Meanwhile, in South Africa, Thabo Mbeki is calling the violence against refugees in his country a "disgrace".

Of course, the largest group of refugees, those from Zimbabwe, were as a direct result of his policies supporting Mugabe, and the tensions are a direct result of their numbers.

Disco for Math Geeks

Very funny...if you have the math.

Math majors cannot dance.

25 May 2008

Damn! Forgot My Anniversary!!!

Luckily, not my marriage, my blog. My wife* is far less forgiving about such things.

I did a test post of footnotes on may 1, and my first real post on May 9 which described why I was blogging.

This will be up here for a couple of days, so scroll down.

1 year, 4088 posts, and I'm half way to getting my first ad revenue check, which will go towards pampering my wife*.

*Love of my life, light of the cosmos, she who must be obeyed, my wife.

Nice Takedown of Alan "Bubbles" Greenspan

I was given a link to, "Immoral Hazard" on Rense.com, and a quick google led me to the original article at https://www.gmo.com/websitecontent/JGLetter_ALL_1Q08.pdf (pdf).

Go read both, though all the obvious caveats about Rense.com apply.

Bob Barr Gets Libertarian Nomination

As the article dryly notes, the last two Libertarian candidates each drew less than 400,000 votes.

Still it should be mildly amusing.

Nuclear Waste Import Standoff

This is a nice rundown of the sh^% storm coming down about the importation of nuclear waste from Italy for processing and disposal.

Obviously, it all has to go somewhere, and the proliferation issues involved with it staying somewhere unsafe bear some careful thought.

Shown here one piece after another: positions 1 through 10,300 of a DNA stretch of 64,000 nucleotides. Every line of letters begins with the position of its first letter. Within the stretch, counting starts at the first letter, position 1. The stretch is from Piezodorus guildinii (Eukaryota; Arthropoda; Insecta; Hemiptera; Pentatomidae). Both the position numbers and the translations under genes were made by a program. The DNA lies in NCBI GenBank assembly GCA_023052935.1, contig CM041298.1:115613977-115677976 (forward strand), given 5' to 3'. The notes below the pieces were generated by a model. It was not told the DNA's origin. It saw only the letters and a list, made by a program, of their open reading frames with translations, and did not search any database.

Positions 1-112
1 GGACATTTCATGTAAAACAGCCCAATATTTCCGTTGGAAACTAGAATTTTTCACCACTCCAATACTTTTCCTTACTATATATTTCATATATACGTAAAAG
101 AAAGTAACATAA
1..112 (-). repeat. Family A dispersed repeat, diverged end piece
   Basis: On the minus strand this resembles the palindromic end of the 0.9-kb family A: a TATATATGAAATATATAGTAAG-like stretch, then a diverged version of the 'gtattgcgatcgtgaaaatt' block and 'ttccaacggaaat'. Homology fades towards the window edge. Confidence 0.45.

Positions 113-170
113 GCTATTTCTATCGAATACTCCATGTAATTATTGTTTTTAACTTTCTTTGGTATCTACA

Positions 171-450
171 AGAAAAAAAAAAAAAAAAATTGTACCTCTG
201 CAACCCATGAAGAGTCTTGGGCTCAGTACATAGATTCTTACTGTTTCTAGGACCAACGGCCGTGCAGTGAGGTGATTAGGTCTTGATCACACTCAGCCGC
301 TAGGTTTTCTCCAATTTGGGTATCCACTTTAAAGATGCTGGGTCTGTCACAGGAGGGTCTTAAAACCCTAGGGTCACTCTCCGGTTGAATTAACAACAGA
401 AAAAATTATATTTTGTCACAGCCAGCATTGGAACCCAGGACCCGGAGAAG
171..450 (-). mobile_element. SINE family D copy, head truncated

Beyond that, I have no comment....I am currently working in the biz, though not on this specific project, and it would be inappropriate for me to make any further comment.

IPOs Still Can't Find Funding

That's the gist of this article. Banks can't resell the loans to make the deals, so they don't make the loans, and so the deals do not go through.

The usual suspects say that it's the bottom of a trough, though I wonder if there isn't a lot further down to go.

French Defense Procurement Faces Draconian Cuts

It currently looks like France will be engaging in large wholesale cuts in its defense procurement, with the, "Rafale (from 294 to 200), a second aircraft carrier (PA2) (cancellation), and FREMM multimission frigates (17 to 12)", being target for significant cuts.

At its core, someone needs to recognize that new weapons systems have become too damn expensive, with costs outpacing the ability to pay for them.

Innovative Helo Update

Flight International is reporting that Sikorski's X2 technology demonstrator is doing ground tests on its rotor system, and that Boeing's A160T helo drone set an endurance record (18.7 hours) this month.

The former uses coaxial blades to offload the retreating blades, and allows for increased top speed, and the latter uses a variable speed rotor to increase efficiency to match the needs of the specific flight regime.

X2 technology demonstrator

A160 T

A Point on the Bear Stearns Bailout

In the Washington Independent, Jonathan Macey asks a very important question, one that I missed completely: If Bear Stearns was too big to allow it to fail, why was it not broken up under antitrust laws?
In fact, there are plenty of tools at the regulators' disposal to deal with systemic risk and other catastrophes before a cataclysmic event occurs. In particular, the purpose of the antitrust laws is to promote and protect competition and make sure that no single firm grows so large that it threatens the entire economy.
I'm kind of embarrassed to have missed this.

I would also note that if regulators want to be proactive, the best solution for everyone right now is to break up the large investment banks so that they aren't too big to fail.

Go read.

Completely Bogus Government Statistics: Seasonal Adjustments to Inflation Edition

I point you to some good work by Barry Ritholtz, who notes:
For example, crude energy materials "only" advanced 4.1% in April, with crude petroleum gaining 4.5 % and natural gas prices rising 4.3%. After the seasonal adjustments, these prices appeared rather odd: They showed energy prices falling by 0.2%, while gasoline costs dropping 4.6%.
It turns out that this all goes back into the numbers in July.